Non-participation extends far further than Oxbridge

June 2, 2000

All top universities in the United Kingdom must overhaul their admissions systems to give pupils from poor backgrounds a fair chance, a report from the Sutton Trust will say next week.

Drawing on performance indicators from the Higher Education Funding Council for England, the trust will show that problems of participation reach further than Oxbridge. It will say pupils from state schools, poorer social classes and deprived areas are under-represented by up to a third at the 13 British universities ranked most highly for teaching and research by newspaper league tables.

The Sutton Trust is an independent charity started in 1987 by Peter Lampl to extend educational opportunities for young people from non-privileged backgrounds.

Mr Lampl, who was awarded an OBE in this year's New Year's Honours list, has met politicians, including chancellor Gordon Brown and deputy prime minister John Prescott, in the past few weeks - before the controversy over Laura Spence erupted - to express his concern about the representation of people from poorer backgrounds at some universities.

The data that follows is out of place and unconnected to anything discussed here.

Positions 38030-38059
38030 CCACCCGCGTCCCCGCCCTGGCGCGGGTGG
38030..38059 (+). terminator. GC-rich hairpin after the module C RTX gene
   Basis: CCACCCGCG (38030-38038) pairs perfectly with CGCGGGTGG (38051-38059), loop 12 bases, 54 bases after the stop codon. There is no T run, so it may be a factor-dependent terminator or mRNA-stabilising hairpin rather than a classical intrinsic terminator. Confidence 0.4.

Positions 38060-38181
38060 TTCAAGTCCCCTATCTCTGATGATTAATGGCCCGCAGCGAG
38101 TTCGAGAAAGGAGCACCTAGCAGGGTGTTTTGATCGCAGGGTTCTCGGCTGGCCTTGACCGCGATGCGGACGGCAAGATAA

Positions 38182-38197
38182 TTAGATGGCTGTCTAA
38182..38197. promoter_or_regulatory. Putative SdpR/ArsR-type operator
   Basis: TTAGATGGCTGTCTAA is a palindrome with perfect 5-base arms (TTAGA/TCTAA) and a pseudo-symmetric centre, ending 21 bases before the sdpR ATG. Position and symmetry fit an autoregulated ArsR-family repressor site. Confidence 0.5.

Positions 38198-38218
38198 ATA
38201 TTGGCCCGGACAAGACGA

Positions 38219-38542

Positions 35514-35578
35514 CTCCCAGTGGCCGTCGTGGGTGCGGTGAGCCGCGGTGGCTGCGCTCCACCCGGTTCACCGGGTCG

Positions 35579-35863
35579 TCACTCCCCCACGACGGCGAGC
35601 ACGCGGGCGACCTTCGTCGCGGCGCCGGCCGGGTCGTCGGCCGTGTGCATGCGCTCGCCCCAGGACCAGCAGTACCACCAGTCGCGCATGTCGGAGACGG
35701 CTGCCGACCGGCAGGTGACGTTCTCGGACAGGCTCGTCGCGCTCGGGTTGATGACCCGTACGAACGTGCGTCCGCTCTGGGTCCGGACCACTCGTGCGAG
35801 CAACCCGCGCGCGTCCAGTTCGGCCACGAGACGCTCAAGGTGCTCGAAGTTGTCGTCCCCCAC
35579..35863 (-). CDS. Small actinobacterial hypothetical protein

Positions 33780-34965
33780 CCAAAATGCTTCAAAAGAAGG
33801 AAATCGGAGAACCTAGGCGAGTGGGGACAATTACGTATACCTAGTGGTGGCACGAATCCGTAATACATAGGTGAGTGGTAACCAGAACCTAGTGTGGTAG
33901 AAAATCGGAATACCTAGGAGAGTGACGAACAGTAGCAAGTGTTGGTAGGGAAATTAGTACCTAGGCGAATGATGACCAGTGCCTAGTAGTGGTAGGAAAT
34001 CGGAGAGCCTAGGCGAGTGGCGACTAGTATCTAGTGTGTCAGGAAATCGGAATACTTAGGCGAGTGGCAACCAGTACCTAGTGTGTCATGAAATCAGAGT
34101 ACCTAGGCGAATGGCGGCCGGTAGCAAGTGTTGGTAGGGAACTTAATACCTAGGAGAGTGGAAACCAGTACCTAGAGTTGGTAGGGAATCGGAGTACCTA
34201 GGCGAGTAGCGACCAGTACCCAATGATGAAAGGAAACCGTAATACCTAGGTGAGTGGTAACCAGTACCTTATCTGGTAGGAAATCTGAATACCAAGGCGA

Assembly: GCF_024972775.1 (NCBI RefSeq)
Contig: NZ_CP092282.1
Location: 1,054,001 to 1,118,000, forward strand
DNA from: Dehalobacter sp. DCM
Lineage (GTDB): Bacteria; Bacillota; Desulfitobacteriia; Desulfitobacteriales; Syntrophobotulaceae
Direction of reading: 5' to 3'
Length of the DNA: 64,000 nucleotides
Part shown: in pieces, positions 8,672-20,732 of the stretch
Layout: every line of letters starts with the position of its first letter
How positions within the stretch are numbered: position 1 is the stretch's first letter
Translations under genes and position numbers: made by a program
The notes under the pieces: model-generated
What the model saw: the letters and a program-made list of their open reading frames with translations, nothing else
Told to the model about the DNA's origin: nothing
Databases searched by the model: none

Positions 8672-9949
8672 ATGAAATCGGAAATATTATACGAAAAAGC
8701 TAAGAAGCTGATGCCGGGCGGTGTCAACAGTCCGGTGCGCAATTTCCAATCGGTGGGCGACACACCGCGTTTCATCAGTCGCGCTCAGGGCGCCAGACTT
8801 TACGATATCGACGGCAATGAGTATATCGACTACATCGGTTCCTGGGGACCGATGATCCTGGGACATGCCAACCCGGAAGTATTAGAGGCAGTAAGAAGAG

According to the Hefce data, in 1997-98, 39 per cent of people at the top 13 universities came from private schools, compared with a benchmark of 28 per cent. Just 13 per cent were from the bottom three social classes, compared with a benchmark of 17 per cent and just 6 per cent were from low-participation areas, compared with an 8 per cent benchmark.

At the top five universities - Cambridge, Imperial, Oxford, London School of Economics and University College London - the gap between benchmark and reality was wider, with 48 per cent rather than the recommended 33 per cent from private schools, 10 per cent rather than 14 per cent from the lowest social classes and 5 per cent rather than 8 per cent from low-participation areas.

While the figures have improved slightly since the data was collected, the trust says more still needs to be done.

Its report, published on Monday, will recommend steps to make university admissions fairer. These include appointing more recruitment officers and talent-spotters, based on the system at Harvard, which has about 50 people dedicated to recruiting students.

It will also call for moving the A-level timetable so that students are considered for university after they get their results. Another suggestion, already being piloted by the trust, is to introduce scholastic aptitude tests.

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